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The rack is a torture device consisting of a rectangular, usually wooden frame, slightly raised from the ground, with a roller at one or both ends. The victim's ankles are fastened to one roller and the wrists are chained to the other. As the interrogation progresses, a handle and ratchet mechanism attached to the top roller are used to very gradually increase the tension on the chains, inducing excruciating pain. By means of pulleys and levers this roller could be rotated on its own axis, thus straining the ropes until the sufferer's joints were dislocated and eventually separated. Additionally, if muscle fibres are stretched excessively, they lose their ability to contract, rendering them ineffective.
One gruesome aspect of being stretched too far on the rack is the loud popping noises made by snapping cartilage, ligaments or bones. One powerful method for putting pressure upon prisoners was to force them to watch someone else being subjected to the rack. Confining the prisoner on the rack enabled further tortures to be simultaneously applied, typically including burning the flanks with hot torches or candles or using pincers made with specially roughened grips to tear out the nails of the fingers and toes. Usually, the victim's shoulders and hips would be separated and their elbows, knees, wrists, and ankles would be dislocated.
A rack (sometimes known as a triangle) is the name given to a frame (usually wood, plastic or metal) used to organize billiard balls at the beginning of a game. Rack may also be used as a verb to describe the act of setting billiard balls in starting position in billiards games that make use of racks (usually, but not always, using a physical rack), as well as a noun to describe the balls in that starting position.
The most common shape of a physical rack is that of a triangle, with the ball pattern of 5-4-3-2-1. Racks are sometimes called simply "triangles" (most often by amateur shooters) based on the predominance of this form. Triangular-shaped racks are used for eight-ball, straight pool, one-pocket, bank pool, snooker and many other games. Although diamond-shaped racks, with an intended pattern of 1-2-3-2-1, are made for the game of nine-ball, the triangular rack is more often employed in nine ball as well.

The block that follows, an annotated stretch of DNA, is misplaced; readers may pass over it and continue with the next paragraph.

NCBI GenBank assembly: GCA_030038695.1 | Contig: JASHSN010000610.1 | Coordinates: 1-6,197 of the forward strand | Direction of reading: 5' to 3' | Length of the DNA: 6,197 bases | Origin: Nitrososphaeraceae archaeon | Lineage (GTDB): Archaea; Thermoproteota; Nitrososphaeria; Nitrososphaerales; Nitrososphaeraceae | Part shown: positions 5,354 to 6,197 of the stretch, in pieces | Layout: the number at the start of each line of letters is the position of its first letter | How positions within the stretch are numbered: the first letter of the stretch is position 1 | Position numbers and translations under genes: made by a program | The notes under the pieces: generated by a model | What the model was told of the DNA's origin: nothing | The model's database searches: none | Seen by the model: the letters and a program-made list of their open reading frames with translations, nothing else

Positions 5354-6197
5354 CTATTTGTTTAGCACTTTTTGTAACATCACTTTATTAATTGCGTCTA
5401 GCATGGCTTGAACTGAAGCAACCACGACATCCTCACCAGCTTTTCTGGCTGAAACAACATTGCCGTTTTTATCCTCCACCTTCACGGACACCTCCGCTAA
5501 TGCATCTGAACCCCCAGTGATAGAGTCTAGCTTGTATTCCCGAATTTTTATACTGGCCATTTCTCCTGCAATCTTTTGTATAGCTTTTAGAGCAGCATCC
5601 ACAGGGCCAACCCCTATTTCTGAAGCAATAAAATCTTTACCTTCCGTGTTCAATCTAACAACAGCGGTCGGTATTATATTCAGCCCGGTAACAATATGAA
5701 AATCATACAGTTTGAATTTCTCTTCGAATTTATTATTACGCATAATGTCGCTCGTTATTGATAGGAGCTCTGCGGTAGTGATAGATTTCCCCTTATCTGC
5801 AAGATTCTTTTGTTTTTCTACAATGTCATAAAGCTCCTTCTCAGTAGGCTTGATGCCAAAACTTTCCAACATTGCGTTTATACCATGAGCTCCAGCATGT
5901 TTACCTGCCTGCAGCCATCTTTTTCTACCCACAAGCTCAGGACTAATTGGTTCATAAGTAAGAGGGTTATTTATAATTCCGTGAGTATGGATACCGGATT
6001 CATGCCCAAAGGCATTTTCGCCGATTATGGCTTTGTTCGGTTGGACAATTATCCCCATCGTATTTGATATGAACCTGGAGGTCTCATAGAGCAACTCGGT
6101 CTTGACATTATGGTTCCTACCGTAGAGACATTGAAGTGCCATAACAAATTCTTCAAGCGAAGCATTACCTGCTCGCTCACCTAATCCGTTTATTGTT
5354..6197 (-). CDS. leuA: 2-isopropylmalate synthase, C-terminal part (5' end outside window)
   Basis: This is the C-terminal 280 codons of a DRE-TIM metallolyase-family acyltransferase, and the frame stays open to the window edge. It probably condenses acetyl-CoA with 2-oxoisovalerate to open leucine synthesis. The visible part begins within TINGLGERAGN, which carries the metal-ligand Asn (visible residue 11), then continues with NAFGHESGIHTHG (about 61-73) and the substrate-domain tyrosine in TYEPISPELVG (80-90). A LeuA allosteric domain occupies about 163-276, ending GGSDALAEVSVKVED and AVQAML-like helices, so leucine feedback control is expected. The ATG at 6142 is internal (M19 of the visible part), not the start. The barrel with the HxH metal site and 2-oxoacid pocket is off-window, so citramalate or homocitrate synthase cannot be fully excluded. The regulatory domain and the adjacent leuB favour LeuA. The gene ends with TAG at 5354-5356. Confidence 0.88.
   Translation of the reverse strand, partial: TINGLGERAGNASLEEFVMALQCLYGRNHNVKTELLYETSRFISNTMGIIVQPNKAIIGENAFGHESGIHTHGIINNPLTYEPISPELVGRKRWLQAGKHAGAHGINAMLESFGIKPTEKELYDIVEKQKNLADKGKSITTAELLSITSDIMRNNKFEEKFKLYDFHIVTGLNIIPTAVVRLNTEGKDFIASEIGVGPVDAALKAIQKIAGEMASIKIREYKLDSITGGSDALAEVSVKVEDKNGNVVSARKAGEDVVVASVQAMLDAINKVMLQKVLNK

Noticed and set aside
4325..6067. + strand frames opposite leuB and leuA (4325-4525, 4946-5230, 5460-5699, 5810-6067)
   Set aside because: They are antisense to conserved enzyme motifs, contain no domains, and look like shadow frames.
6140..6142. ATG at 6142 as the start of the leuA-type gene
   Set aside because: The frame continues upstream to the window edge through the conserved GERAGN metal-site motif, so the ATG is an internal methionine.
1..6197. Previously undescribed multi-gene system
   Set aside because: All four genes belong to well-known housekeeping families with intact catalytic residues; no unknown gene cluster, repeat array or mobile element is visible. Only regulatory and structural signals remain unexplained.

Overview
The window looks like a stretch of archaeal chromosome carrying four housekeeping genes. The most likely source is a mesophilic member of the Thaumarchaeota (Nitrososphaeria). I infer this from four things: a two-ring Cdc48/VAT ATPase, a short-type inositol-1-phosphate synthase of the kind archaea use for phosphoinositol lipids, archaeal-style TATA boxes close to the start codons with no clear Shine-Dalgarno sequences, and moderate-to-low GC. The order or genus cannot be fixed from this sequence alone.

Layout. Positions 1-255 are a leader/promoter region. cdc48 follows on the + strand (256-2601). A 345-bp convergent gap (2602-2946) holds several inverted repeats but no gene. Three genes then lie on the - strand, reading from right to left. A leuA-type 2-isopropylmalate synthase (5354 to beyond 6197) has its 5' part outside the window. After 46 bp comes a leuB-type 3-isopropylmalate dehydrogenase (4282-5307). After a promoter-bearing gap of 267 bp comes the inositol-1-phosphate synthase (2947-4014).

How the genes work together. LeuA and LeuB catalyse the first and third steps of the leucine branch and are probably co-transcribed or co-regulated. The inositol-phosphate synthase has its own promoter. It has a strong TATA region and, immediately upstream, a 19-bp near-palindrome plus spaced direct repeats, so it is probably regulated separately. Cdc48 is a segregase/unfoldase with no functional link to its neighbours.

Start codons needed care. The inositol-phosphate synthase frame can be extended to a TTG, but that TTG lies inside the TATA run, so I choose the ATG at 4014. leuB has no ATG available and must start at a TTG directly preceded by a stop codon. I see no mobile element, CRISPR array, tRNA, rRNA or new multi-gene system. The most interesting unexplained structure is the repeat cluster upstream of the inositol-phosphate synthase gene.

Rack provides a modular and adaptable interface for developing web applications in Ruby. By wrapping HTTP requests and responses it unifies the API for web servers, web frameworks, and software in between (called middleware) into a single method call.
Rack is used by many Ruby web frameworks and libraries, such as Ruby On Rails and Sinatra. It is available as a Ruby Gem.
It was also cited as an inspiration for OWIN.
Usage examples of "rack".
A single laser-guided missile dropped from the racks and accelerated at four thousand gravities.
There are several telephones, seven or eight chairs, two racks on wheels that contain all the charts, and an Addressograph machine used when we order lab studies, X-rays, or tests on patients.
Band-Aids, and the ailing plant Jenks had rescued from the half-price rack in the tiny floral department.
Her expression was grim, but she showed no surprise when he shrugged out of his tunic, squirmed into a padded buckram aketon, and lifted his scale shirt from its rack.
In his dreams he was watching his father from six-year-old eyes, submerged to test depth on the old sub his father had commanded, and in the mirror was a child staring back at him wearing coveralls with a dolphin pin, and he went into the stateroom and Alameda was there, wearing something filmy and she began kissing him and she climbed into his rack with him.
How embarrassing would that be, he thought in panic, if Alameda had heard him moaning her name while he was in the lower rack mere inches from her fold-down desk while she pulled an allnighter on her engineering paperwork?
Then the memory passed and Alman, weak from privations and older than his years, hunched in on himself in a series of racking coughs.
While Weston was studying the lights in the grill room, Cranston took the alpaca coat and hung it on the rack in a dark corner.
Full of amorous wishes and having to be content with the teasing pleasure of seeing one another through a wretched grating, we racked our brains to find out some way to be alone together to do what we liked, without any risk.
I may observe that on this occasion we had an opportunity of ascertaining that good Burgundy, well racked off, and in casks hermetically sealed, does not lose its quality on a sea voyage.
Hanging from an obscure rack, the searcher discovered back numbers of the Avifauna Journal.
He spoke of these things to Susan Bates with such an increasing frequency and insistency as almost to transfer the rack of them from his own brain to hers.
O Eldest-born of the Unconscious Cause-- If such thou beest, as I can fancy thee-- Why dost thou rack him thus?
The picture of open jaws and fangs suddenly reminded him with considerable force of his nerve racking brush with the beisa oryx.
Bellis blenched when that began, remembering the misery of the nightmares that had racked New Crobuzon and that ultimately had led her here.